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Iowa's prized topsoil could have 60 years left, experts say

Land experts are encouraging farmers to use less tilling and more cover crops, which would improve soil health.

IOWA, USA — As farmers prepare for the next planting season, the U.S. Department of Agriculture is encouraging Iowan farmers to protect soil health by changing the way they farm.

This is because they're worried that in 60 years, Iowa could lose enough topsoil that would make current farming practices unsustainable.

Hillary Olson, state soil health specialist for the Iowa Natural Resources Conservation Service, a division of the USDA, said the two main causes of eroding topsoil are excessive tilling and lack of varied cover crops.

Tilling is the digging and moving of soil to prepare land for planting. She said by changing the soil too aggressively, it breaks apart the soil structure which includes sand, salt and clay particles.

"When you stop breaking apart that structure as much with tillage implements, that allows microbes to increase in number," Olson said.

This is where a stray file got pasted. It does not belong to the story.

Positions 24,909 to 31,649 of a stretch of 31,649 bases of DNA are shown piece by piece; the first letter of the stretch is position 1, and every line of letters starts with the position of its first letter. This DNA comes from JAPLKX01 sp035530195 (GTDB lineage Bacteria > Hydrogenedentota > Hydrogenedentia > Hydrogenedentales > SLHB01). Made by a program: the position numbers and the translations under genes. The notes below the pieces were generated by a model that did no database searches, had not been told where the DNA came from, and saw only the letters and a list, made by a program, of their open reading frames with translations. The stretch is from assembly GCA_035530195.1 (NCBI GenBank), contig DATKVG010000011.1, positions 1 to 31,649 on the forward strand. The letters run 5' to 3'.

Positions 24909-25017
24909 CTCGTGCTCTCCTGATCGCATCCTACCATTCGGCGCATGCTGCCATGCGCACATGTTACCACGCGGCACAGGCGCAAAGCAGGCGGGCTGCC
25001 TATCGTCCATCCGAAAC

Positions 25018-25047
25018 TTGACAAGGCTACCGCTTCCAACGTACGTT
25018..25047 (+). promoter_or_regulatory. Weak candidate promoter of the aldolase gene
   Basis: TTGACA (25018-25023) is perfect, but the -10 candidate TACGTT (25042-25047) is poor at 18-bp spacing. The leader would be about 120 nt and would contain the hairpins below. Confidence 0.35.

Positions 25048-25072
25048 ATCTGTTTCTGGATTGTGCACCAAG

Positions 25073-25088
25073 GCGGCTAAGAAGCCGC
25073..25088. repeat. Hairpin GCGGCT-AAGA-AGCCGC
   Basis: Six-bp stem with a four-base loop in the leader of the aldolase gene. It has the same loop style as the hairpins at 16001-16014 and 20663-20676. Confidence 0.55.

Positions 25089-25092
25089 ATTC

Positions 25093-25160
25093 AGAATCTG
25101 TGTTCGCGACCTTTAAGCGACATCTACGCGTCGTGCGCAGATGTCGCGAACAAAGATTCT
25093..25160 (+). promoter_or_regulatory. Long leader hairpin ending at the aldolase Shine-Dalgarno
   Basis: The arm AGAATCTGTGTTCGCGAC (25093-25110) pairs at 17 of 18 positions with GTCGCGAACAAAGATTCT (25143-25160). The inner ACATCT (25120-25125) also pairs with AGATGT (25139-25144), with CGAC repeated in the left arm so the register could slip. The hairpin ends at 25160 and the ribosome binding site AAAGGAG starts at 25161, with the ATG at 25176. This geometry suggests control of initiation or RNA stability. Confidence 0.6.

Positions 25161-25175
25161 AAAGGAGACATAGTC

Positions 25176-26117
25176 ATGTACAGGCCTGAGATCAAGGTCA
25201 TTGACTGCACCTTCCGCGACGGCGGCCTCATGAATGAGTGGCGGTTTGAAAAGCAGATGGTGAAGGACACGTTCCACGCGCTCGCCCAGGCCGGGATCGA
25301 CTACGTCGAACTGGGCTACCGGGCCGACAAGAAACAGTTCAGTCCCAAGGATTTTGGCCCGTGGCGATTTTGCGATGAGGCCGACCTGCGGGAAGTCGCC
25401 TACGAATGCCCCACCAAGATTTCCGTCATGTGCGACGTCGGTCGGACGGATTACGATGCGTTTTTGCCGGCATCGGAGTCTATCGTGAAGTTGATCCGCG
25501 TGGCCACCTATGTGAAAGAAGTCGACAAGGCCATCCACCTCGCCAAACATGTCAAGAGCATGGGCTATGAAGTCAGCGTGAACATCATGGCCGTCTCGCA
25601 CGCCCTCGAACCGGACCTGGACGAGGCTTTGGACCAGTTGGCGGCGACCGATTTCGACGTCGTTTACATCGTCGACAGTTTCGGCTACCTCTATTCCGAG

She explained that microbe growth is good because they improve the amount of nutrients in the soil for growing crops.

The microbes also help keep the soil structure together, which helps the land absorb water.

"One of the interesting things that I've learned in this job is that a teaspoon of healthy soil has more microbes than there are people on Earth," she said. "If we can create the conditions that they need to thrive, they're just like us, they need a place to live, and they need something to eat."

Another solution is for farmers to plant more cover crops.

Olson explained that crops leak out exudates, which are sugars produced from photosynthesis.

She said by planting more cover crops, it gives the microbes a more diverse diet of exudates so they're not relying entirely on the sugars from common Iowan crops like corn or soybean.

"If you can incorporate some of these management practices where you are keeping this surface covered, by reducing your tillage, by incorporating cover crops -- that is also going to keep the soil temperature cooler and reduce your evaporation rates," Olson said.

She added that by adopting these newer practices, it can reduce the need for synthetic fertilizers and inputs, which can help make crops more profitable.

The Iowa NRCS has financial assistance and cost-sharing programs to help farmers implement these new practices.

It also offers programs to connect farmers with others already using the recommended practices to help them share information.

You can find those resources here on the Iowa NRCS website.

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